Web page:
Transportation Cabinet is in "Conservation Mode" with its salt.

By: Eric Eckstrom Email
By: Eric Eckstrom Email

Officials with Kentucky’s Transportation Cabinet say the winter weather continues to create issues when it comes to stocking an adequate supply of salt.

We spoke with members with the Cabinet to discuss data released Friday.
Kentucky has gone through quite a bit of salt this winter, and officials with the Kentucky Transportation Cabinet are saying the numbers are well above average.

“In an average year in the entire state of Kentucky, the Transportation Cabinet will use between 200,000 and 250,000 tons of salt. Here we are the first week of February and we've already used 300,000 tons of salt,” says H.B. Elkins, public information officer for the Transportation Cabinet.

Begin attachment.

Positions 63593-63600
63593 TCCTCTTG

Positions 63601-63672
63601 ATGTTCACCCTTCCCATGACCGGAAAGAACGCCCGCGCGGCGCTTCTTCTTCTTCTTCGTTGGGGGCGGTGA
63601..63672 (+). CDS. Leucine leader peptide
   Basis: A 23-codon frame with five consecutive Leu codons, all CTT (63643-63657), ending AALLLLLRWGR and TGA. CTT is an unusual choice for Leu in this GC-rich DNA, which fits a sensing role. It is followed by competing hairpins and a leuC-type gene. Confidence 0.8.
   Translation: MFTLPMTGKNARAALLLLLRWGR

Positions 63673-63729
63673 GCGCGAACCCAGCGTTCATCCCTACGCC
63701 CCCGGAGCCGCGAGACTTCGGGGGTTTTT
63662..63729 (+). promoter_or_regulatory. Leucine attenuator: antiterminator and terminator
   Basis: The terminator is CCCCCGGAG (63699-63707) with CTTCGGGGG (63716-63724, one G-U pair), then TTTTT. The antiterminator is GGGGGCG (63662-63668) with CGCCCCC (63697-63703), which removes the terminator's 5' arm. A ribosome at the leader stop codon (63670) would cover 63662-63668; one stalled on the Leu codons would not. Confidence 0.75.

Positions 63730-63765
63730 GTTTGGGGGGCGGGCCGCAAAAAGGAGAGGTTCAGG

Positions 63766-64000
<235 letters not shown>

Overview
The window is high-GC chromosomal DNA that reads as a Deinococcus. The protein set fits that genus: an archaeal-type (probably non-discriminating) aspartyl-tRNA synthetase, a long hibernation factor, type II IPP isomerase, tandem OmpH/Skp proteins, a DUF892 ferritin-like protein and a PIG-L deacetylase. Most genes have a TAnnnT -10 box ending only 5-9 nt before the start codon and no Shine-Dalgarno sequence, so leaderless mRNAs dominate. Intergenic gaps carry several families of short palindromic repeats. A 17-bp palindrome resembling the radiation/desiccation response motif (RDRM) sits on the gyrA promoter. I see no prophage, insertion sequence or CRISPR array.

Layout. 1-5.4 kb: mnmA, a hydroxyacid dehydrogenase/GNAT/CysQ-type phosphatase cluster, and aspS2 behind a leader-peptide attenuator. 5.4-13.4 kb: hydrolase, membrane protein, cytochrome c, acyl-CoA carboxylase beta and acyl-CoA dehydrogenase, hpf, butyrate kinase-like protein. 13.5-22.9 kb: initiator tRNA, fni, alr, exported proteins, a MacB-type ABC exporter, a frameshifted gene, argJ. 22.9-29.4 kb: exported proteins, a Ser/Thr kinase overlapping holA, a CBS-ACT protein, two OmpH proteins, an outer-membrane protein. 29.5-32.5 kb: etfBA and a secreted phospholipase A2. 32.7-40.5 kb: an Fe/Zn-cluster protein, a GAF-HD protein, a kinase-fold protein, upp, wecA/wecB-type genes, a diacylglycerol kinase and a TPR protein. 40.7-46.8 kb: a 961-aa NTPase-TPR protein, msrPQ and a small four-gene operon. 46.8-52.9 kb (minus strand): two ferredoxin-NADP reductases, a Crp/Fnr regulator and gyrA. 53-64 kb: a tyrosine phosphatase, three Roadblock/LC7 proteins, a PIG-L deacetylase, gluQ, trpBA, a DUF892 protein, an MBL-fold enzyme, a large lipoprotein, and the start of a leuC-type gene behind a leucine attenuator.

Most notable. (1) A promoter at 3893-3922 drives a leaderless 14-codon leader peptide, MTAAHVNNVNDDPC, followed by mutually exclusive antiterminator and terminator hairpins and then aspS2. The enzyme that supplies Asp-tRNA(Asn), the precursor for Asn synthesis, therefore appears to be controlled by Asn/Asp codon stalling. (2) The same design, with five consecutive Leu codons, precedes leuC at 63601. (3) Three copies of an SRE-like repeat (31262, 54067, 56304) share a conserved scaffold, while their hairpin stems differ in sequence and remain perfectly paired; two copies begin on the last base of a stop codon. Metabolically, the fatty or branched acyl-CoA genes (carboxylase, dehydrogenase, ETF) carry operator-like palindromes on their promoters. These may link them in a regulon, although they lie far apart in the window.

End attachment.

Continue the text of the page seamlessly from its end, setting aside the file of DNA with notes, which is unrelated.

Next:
This is why officials say they are implementing conservation efforts moving forward.

“What we will do is use less salt. We will apply it less frequently. We will rely more on plowing than salting, and we will concentrate on our high priority routes,” Elkins said.

Officials say route priority is determined by traffic volume. The highest priority is interstates and parkways, and rural routes are the lowest; and while supplies are low, officials stationed in Perry County say they can still handle a few more storms before currently available supplies deplete.

“As our County stands right now, we're capable of handling three or four more heavy snows,” says Claude Cooper, a highway superintendent.

Officials are saying that while it's too early to hit the panic button, the sooner we get out of this unseasonable winter, the better.
Officials say they began the winter with 60,000 tons of “emergency reserve” salt, a number which as of Friday has dwindled down to 26,000 tons.

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